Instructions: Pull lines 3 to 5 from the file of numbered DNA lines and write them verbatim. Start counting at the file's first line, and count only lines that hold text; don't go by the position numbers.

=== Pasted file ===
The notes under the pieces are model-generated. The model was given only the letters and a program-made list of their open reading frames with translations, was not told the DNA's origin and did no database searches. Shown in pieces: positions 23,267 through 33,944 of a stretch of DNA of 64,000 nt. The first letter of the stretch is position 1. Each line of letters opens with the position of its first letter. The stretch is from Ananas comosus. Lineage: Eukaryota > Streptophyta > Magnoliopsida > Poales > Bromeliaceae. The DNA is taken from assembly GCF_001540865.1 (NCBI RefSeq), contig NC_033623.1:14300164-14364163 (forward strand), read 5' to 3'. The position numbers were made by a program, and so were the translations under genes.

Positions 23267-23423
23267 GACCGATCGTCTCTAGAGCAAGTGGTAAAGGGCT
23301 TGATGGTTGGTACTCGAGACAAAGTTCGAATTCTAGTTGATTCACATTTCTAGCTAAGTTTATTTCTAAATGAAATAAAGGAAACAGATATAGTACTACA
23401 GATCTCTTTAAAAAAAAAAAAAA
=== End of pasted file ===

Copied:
23267 GACCGATCGTCTCTAGAGCAAGTGGTAAAGGGCT
23301 TGATGGTTGGTACTCGAGACAAAGTTCGAATTCTAGTTGATTCACATTTCTAGCTAAGTTTATTTCTAAATGAAATAAAGGAAACAGATATAGTACTACA
23401 GATCTCTTTAAAAAAAAAAAAAA